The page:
Baby Boomers – people born between 1946 and 1964 – are often called the “sandwich generation” because even though many are preparing or already retired, they are also caring for children and aging parents. A recent survey says that only 43% of Americans have a will – mainly because they simply haven’t gotten around to it yet. If you have dependents – a spouse, parents, children – who rely on you for financial support, an estate plan will help you protect your loved ones after you are gone. For Baby Boomers,
1. Compare the Benefits of a Will versus Trust
A traditional will or living will is a comprehensive document to tell your final wishes and how you want your assets distributed. A will should also identify who you want to manage your estate and care for any minor children or dependents. A trust can bypass the costly and time-consuming probate process and make your assets immediately accessible upon your death. A trust can also reduce estate taxes, protect your heirs from creditors, and ensure that assets designated for your dependents are distributed according to your wishes.
2. Plan Your Digital Assets
In today’s age of technology, your estate plan should include how to manage or dispose of your digital assets. Digital assets are any electronic files, programs or records that you own or that you control – social media accounts, subscriptions and memberships, medical record portals, – and so much more! See more digital assets estate planning tips here.
3. Secure Your Future First
Many parents naturally want to make sure their children are financially protected after they are gone. But baby boomers should first make sure their own finances are secure and will last their lifetime before they give financial gifts to their children. An estate planning attorney can help you create a plan for generational wealth to protect your children’s inheritance.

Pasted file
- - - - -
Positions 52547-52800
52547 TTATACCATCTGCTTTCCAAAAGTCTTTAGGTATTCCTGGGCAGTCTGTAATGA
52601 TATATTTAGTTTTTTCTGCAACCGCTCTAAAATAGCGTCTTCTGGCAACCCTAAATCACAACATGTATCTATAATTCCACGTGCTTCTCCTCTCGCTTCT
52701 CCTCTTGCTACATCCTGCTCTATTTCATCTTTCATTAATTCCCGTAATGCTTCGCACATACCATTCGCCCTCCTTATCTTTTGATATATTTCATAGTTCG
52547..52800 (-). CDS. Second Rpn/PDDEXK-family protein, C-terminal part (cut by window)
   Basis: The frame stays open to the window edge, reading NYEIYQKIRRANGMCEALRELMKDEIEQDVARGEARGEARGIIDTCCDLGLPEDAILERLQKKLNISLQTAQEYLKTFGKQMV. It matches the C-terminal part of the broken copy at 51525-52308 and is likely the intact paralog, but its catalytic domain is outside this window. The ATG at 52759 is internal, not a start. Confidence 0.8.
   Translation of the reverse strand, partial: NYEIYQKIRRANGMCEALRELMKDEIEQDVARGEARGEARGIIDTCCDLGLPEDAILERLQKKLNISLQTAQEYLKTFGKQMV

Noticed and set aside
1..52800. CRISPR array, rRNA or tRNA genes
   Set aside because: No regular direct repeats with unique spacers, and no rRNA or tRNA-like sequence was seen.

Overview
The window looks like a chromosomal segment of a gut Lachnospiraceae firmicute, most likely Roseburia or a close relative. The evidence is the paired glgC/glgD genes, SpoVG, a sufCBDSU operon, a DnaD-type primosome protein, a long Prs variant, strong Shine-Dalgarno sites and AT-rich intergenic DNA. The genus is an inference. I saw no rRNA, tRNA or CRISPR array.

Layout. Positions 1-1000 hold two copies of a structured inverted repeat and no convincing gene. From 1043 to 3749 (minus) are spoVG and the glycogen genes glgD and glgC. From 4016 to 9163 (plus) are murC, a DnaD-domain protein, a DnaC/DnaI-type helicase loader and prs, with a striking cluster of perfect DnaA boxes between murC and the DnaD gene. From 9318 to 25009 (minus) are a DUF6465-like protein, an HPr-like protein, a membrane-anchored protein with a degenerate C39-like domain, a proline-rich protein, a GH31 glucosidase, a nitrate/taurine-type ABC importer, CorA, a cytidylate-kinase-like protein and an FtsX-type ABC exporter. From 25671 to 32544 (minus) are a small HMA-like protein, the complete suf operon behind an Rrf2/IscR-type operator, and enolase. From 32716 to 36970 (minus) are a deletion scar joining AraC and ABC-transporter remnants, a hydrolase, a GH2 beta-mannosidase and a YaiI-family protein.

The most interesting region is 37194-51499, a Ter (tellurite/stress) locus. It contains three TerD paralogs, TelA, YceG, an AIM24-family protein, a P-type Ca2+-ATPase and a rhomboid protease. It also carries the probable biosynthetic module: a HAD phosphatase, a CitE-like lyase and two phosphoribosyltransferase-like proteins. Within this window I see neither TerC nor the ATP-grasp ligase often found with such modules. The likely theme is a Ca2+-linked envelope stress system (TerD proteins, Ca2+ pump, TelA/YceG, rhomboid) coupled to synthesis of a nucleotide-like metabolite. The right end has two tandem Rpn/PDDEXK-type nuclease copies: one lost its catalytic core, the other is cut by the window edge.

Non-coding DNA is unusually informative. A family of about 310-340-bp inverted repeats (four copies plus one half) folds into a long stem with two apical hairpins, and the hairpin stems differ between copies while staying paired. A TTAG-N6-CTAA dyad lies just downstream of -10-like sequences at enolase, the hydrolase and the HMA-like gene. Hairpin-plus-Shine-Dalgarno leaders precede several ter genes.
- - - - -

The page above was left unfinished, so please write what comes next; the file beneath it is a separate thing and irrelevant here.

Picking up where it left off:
4. Consider Charitable Donations
The tax laws for making a financial gift or charitable donation change frequently. An estate planning attorney can create legal documents that reflect your current wishes and strategically account for federal and state tax exemptions so that your beneficiaries and heirs and protected.
5. Talk To Your Family
Communicate the contents of your estate plan and final wishes to your family. When a loved one dies, family conflict and stress are too often a result, mainly because the deceased did not let their family know their wishes in advance.
If you are a baby boomer whos planning on how to protect your loved ones after you are gone, an experienced estate planning lawyer can advise you on the best options for your unique situation. To talk to a qualified attorney in Chicago or Lombard, contact the Estate & Probate Legal Group at 630-800-0112.